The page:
Oh no, I picked the wrong line, again!
Who doesn’t know that feeling of having chosen the slowest moving waiting line? Whether in the supermarket, in a self-service restaurant or when checking in at an airport, the feeling that you are in the slowest processing queue is all too familiar. You look to the right, you look to the left, you count the people in the queue and the number of items they have. If you happen to be with two or more people, you split up and wait in different lines so as to be able to switch to the fastest one once it’s obvious which one that is.
Sometimes, the wait doesn’t end even when you reach the head of the queue. Once it’s finally your turn, you could still face delays such as a shift change or the counter running out of luggage tags. This causes you to have to wait even longer. Sometimes you can even feel the bad mood of the service staff. You ask yourself: What went wrong? Is the person dealing with you just having a bad day, or are they not happy with how their shifts are planned?
Unhappy staff = unhappy customers
If it’s the latter, the service staff is probably preoccupied with other matters at that point in time. For example, they could be wondering about their shift plan and the effects it has on, for instance, their free time, salary and the person they share the shift with. Maybe the service personnel are exhausted and fatigued due to working unplanned overtime because the duty roster didn’t take into account the estimated number of passengers to handle. Maybe they had to rush from one task to the other with no time to really focus on their impact on the overall situation.
No matter what the reason is, their long faces – along with the long queues – will affect their customers: the passengers. No one likes waiting in line, whether it’s at check in, baggage drop, security check or the boarding gate. To add to their unhappiness from queuing for so long, the time that they initially planned to visit the stores in the airport retail area will be limited or even gone completely. Even if there was time left for shopping, the passengers wouldn’t spend as much as usual, as happy passengers purchase 45% more on airport retail. The result? Dropping airport retail sales numbers and low passenger ratings for the airport.
The benefits of demand-driven planning
To become a world-leading airport, you must ensure that passengers don’t have to go through excessive queues and unnecessary wait times. Imagine if you could predict the number of passengers at check-in and plan your staff and counters accordingly. Innovative demand-driven planning enables your planners to make well informed decisions on the day of operations about how many check-in desks to open, at what time, and for how long. This results in optimal coverage in the terminal at all times ― for example, ensuring that enough check-in desks are opened so that passengers are served promptly, but not too many that employees are idle while costs rise.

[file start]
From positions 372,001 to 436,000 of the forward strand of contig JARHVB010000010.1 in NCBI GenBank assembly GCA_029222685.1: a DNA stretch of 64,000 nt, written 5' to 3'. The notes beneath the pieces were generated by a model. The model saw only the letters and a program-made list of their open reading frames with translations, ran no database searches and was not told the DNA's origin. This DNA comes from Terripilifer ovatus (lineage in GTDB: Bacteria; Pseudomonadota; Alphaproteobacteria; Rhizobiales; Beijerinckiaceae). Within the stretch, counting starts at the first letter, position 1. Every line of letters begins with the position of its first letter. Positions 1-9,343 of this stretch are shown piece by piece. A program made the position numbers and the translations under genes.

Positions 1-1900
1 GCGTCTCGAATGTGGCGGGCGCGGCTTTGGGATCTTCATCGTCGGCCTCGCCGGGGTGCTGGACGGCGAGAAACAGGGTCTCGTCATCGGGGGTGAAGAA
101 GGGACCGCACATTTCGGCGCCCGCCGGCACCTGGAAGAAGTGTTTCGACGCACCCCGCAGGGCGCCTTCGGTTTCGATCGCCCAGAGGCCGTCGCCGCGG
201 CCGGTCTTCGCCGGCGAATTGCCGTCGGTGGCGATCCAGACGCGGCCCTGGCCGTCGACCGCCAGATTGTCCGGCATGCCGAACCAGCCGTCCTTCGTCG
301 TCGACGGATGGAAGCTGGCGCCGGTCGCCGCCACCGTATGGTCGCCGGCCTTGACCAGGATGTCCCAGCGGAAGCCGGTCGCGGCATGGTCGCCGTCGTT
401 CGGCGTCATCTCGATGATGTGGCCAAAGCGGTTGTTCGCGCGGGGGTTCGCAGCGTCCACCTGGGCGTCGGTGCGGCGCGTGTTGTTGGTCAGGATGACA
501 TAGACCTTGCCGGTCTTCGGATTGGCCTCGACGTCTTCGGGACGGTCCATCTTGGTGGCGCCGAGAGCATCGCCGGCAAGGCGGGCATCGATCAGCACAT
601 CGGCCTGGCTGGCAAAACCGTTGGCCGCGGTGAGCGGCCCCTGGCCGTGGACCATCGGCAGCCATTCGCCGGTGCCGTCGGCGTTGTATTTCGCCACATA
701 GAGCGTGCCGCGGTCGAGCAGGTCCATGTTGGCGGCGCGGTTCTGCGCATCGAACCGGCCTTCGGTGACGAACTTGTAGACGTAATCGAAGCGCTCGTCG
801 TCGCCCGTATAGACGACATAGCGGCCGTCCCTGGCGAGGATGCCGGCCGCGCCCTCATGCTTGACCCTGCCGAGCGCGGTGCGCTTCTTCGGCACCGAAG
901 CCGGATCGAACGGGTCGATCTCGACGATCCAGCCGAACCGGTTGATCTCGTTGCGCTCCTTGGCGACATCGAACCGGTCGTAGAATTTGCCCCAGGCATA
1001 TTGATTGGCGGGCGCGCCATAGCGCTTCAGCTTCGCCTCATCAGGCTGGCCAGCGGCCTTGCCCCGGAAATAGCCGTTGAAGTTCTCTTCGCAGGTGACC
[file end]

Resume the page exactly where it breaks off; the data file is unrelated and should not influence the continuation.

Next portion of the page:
An airport planner must always to find the balance between efficient operations and happy staff. Achieve this, and you’ve reached two goals at once – satisfied passengers and reduced costs. Efficient airports also gain positive passenger feedback, which improves the airport’s reputation. Singapore Changi Airport, for instance, was crowned the World’s Best Airport at the Skytrax 2016 World Airport Awards, followed by Incheon International and Munich Airport.
With the help of a self-service employee portal, staff can fill in their desired working hours or swap shifts amongst each other. This allows planners to be able to create a schedule that matches anticipated customer demand while taking into account staff preferences, thus maintaining a balance between customer and employee satisfaction.
Want to learn more about planning your ground resources efficiently? Uri Schlafrig, senior aviation solutions consultant at Quintiq recently discussed how to deliver a great passenger experience and keep employees happy. Watch the webinar recording.
Still to come: Part 2 of our exclusive webinar series, ‘From the ground up: Two big ideas for improving aviation resource planning’. Register now!